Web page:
Who Should Purchase Long Term Care Insurance?

(In short, everyone.)

Written by Ashley Surinak
Written by Ashley Surinak

Insurance doesn’t have to be boring. That’s why we hired Ashley Surinak to be our BA insurance writer. Ashley specializes in making mundane subjects hella-entertaining.

paul martin Reviewed by Paul Martin
paul martin
Reviewed by Paul Martin

Paul Martin is the Director of Education and Development for Myron Steves, one of the largest, most respected insurance wholesalers in the southern U.S.


Table of Contents

Who should purchase long term care insurance?
Why do you need long term care insurance?
When should you purchase long term care insurance?
Does it make sense for everyone to purchase long term care insurance?

Who should purchase long-term care insurance?

I'm getting older and I'm starting to think about the future. I've been saving for retirement for decades, but I'm also thinking about various costs that could creep up as I age. As much as I don't enjoy thinking about it, this also includes long-term care. I've heard of long-term care insurance but I'm not sure if I need it. Who should purchase long-term care insurance?

No one enjoys thinking about long term care, but doing it early and planning out when and if you'll purchase it is important. Let's just say that it's a good idea for everyone to purchase some form of long-term care insurance. 

You never know what could happen, even if both you and your partner are in good health. That being said, long-term care insurance will protect your nest egg and provide peace of mind should anything happen whether you expect it or not.

Long-term care provides people with nursing home care, assisted living facilities, adult daycare, or even in-home care depending on your conditions or needs. Depending on how long you or your loved one is in long-term care, costs can total up to hundreds of thousands of dollars. While long-term care insurance won't cover all of your costs, it will cover a portion. 

It's important to note that about 52 percent of individuals turning 65 today will require long-term care in their lifetimes. So if you think long term care is irrelevant to you, you're wrong. 

Deciding whether to purchase long-term care insurance is a big task and not one you should do alone. Your independent insurance agent can talk you through the considerations and provide you with a broad range of quotes from different insurance providers when you're ready to take the next step.

Why do you need long-term care insurance?

As I briefly mentioned above, long-term care insurance helps cut the costs of long-term care. And because long-term care can cost upwards of $300,000 or more, depending on the required services and how long they're needed, this is not an insignificant amount of money.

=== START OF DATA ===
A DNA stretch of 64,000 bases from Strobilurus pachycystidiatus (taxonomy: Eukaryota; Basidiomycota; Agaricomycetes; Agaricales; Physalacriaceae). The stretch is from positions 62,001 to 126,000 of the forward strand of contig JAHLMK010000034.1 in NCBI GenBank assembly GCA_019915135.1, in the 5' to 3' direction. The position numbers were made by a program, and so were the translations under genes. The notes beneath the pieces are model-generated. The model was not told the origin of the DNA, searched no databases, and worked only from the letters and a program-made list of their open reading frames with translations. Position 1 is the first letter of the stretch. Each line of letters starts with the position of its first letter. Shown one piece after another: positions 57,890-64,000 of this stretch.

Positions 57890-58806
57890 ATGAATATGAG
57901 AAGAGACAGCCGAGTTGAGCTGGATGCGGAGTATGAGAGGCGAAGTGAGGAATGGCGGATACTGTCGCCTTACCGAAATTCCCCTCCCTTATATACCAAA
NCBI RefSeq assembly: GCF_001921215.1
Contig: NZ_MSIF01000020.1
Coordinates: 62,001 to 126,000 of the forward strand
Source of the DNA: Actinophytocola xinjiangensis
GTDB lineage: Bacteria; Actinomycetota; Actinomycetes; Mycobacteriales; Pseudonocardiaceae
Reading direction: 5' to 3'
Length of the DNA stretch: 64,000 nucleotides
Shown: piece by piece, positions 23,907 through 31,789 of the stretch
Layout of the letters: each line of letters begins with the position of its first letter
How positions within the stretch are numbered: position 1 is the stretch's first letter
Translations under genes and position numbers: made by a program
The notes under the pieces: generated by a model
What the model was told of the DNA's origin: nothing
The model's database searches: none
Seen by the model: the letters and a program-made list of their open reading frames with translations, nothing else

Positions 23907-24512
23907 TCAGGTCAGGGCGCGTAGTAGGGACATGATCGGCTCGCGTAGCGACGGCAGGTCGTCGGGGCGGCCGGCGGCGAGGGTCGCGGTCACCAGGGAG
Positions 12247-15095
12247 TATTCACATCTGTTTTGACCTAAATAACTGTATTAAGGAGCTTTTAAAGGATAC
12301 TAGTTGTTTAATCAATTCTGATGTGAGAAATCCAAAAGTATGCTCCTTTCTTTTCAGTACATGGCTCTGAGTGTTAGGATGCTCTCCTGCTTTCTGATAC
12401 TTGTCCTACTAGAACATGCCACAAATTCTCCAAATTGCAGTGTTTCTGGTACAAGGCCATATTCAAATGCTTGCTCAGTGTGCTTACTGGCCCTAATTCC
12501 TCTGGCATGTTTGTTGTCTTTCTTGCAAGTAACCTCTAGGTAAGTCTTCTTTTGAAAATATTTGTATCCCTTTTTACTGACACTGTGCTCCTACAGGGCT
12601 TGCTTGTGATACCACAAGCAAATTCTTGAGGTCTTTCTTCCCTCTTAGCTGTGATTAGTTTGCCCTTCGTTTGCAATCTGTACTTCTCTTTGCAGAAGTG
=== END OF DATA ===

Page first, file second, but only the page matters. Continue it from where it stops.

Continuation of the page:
Generally speaking, long-term care insurance policies can cover any of the following types of care:

  • Nursing homes
  • Assisted living 
  • Adult daycare
  • Home modification due to disabilities
  • Hospice
  • Respite care (i.e., short-term relief for primary caregivers, often family members)

Again, the costs of any of these for you can be quite costly or could put a significant financial burden on your family should you pass away without paying for these costs. 

The annual premium for an average long-term care insurance policy is worth it to many for peace of mind. If you're wondering why you may need long term care insurance, you should talk to an independent insurance agent to weigh the pros and cons.

When should I purchase long-term care insurance?

There is no designated age that makes it right for everyone to purchase long-term care insurance. A lot depends on your health condition and at which age you think you're more likely to file a claim. Statistics show that almost 90 percent of all long-term care claims are filed by people above the age of 70. 

This means it could be potentially wasteful for you to purchase long-term care insurance when you're 50 depending on your health and other situational factors.

There's a balance to this. For example, certain insurance providers may reject you if you develop a condition and later apply for insurance. So while you may be healthy now, you may also want to consider purchasing a policy around age 60 while you're still in good health but before you develop any major health conditions. 

After all, you could put the money you would pay in annual premiums to good use elsewhere, such as in investments. That way, you'll still get the protections of long-term care insurance without wasting your savings by purchasing it too early in life.

Because the "right time" to purchase long term care insurance is different for everyone, it's a good idea to speak with your independent agent about what makes the most sense for you.

Does it make sense for everyone to purchase long-term care insurance?

Again, you never know what's going to happen later in life. Long-term care insurance is a form of preparedness so that you don't spend all of your savings on long-term care or stick your family members with the costs of that care after you've passed. 

That being said, it makes a lot of sense for everyone to purchase some level of long-term care insurance. To discuss what makes the most sense for you, it's best to speak with your independent insurance agent. They'll have a variety of providers and coverage options so that you know you have the right level of care.

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